Latest Poetry News From Gill

Time passes quickly!

By Gill Ward

Greetings for the New Year, which I note is already a 12th of the way through.

Something about getting older is that time goes more quickly. Time is relative though and much has been written about how if you are waiting for something and looking forward to it, time is slow, but if you are enjoying yourself it disappears in a flash.

And isn’t it irritating – as soon as the 1st January is over the ‘back to school’ shop signs are out and any minute now it will be Easter eggs and bunnies.

It wouldn’t surprise anyone if once the shortest day was over they’d be telling us about Christmas. ( I nearly said ‘trumpeting’ – how Freudian! )

Philip Larkin put it in his usual poetical style:

I’m terrified of the thought of time passing (or whatever is meant by that phrase) whether I ‘do’ anything or not. In a way I may believe, deep down, that doing nothing acts as a brake on ‘time’s – it doesn’t of course. It merely adds the torment of having done nothing, when the time comes when it really doesn’t matter if you’ve done anything or not.

Philip Larkin: Letters to  Monica

The above quote is from the book of letters to his life time friend and lover, Monica. Although Larkin presents as a misogynist, these letters show him in a much more tender light. Worth a read. I did request the Library buy a copy but never heard back, but if it isn’t there you could request it as they should be able to source it on inter-loan.

I am getting around to introducing a marvellous book I have been given.

  • Six poets Hardy to Larkin an anthology by Alan Bennett. On the front cover Simon Armitage describes the book as ‘full of wisdom and wit’. This observation will come as no surprise if you are familiar with Bennett’s work. I am loving it!
  • In the book Bennett chooses six English poets which derives from a BBC Channel 4 programme Poetry in Motion. Several poems from each poet and a short introduction to the poet and a comment before each of the poems. Do check it out at Paper Plus as well as being a wonderful book to read it’s a fabulous book to share with others. I will put in a request for our library to purchase it.

Snowing and quaking

Last night I came upon this quote from A. A. Milne. I thought I could use it.

“Hallo, Eeyore,” said Christopher Robin, as he opened the door and came out. “How are you?”
“It’s snowing still,” said Eeyore gloomily.
“So it is.”
“And freezing.”
“Is it?”
“Yes,” said Eeyore. “However,” he said, brightening up a little, “we haven’t had an earthquake lately.”

However I was astonished to wake up and hear Kaikoura had experienced a strong earthquake last night.

Thoughts are with them from all New Zealand I’m sure.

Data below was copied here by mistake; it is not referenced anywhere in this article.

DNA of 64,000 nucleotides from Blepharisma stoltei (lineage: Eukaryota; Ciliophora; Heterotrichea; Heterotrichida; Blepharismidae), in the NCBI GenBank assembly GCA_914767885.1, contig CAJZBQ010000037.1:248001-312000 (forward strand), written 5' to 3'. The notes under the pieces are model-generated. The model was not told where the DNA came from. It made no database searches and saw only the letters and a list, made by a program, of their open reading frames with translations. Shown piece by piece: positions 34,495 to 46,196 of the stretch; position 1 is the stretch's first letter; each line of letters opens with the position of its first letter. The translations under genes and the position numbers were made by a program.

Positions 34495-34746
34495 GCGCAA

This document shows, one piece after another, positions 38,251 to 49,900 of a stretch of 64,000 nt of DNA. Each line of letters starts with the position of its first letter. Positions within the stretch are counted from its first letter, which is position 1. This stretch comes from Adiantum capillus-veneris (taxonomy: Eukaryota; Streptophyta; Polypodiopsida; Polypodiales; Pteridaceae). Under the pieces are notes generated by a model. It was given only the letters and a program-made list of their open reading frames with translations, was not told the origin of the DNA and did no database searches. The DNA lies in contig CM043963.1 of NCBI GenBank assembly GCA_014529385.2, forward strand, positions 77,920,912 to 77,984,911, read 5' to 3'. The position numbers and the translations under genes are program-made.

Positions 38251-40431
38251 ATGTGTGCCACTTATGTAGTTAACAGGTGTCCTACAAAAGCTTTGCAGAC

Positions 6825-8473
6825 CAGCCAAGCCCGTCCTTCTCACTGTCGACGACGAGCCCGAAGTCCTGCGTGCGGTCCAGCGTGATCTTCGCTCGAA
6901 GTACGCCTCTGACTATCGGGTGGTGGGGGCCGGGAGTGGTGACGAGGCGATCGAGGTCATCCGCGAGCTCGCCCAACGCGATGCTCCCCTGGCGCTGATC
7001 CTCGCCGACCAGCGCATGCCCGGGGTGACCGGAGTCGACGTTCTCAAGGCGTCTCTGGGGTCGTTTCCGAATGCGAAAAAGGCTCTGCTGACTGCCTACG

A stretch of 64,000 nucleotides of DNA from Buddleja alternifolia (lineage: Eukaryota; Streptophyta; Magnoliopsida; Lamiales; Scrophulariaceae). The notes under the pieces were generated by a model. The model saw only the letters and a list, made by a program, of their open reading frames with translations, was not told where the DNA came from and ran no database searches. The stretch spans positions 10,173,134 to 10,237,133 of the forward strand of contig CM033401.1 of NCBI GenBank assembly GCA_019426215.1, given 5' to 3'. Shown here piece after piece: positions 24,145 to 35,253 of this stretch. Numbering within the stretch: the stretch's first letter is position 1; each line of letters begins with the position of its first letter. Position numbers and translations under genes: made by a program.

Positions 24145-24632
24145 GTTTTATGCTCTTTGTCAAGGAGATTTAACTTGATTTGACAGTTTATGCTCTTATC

Don’t mention the weather!

Plenty of wit and wisdom from Oscar Wilde

Yes, around here it has been a dismal summer. I try not to talk about the weather and declared many years ago that we must not talk about it.

As Oscar Wilde said, Conversation about the weather is the last refuge of the unimaginative.

Once someone was here moaning about the weather, and my daughter, both shocked and terrified ,looked at me saying We are not allowed to talk about the weather in our house.

So I wrote a highly offensive poem about it.

Here are the first couple of verses – apologies if you are from the North of England where I worked and lived for two years.

We are not allowed

to talk about the weather

in our house.

 

In our house

we do not talk about

the weather

 

The weather

is all they talk about

in the north of England

 

In the north of England

talking about the weather

is all they do

.. and so it went on for several more verses I must also add that there were some very enjoyable aspects of living there but I was probably influenced by the heady 18 months I had spent in London a couple of years before when it was swinging.

My poem is humorous in its entirety because I do subscribe to the view that humour takes the edge off difficult situations.

Peter Bland – an excellent New Zealand poet

I like to include New Zealand poetry in my column and this time I will point you in the direction of Peter Bland’s poetry. Bland has been around a while in the Wellington scene where he has lived and worked many years both writing and acting.

He was one of the leading lights in the birth of Downstage Theatre as well as being part of the mid century N.Z. Literary scene. I recommend his 2011 collection Collected poems 1956 – 2011 pub. Steele Roberts, Wellington

I particularly loved his small book, Loss, 2010 a series of poems written about the death of his wife, again published by Steele Roberts. Such a moving book, with so much love and grief in a volume of only 36 pages.

And now (drum roll…) a couple of clichés – a shout out and a hats off to Roger Steele for his continuing support of New Zealand poets and poetry. We are indebted.

Finale!

Well folks I can’t resist it! One more from Robert Frost.

A bank is a place where they lend you an umbrella in fair weather and ask for it back when it begins to rain.

Good reading and writing if you have to stay indoors,

Gill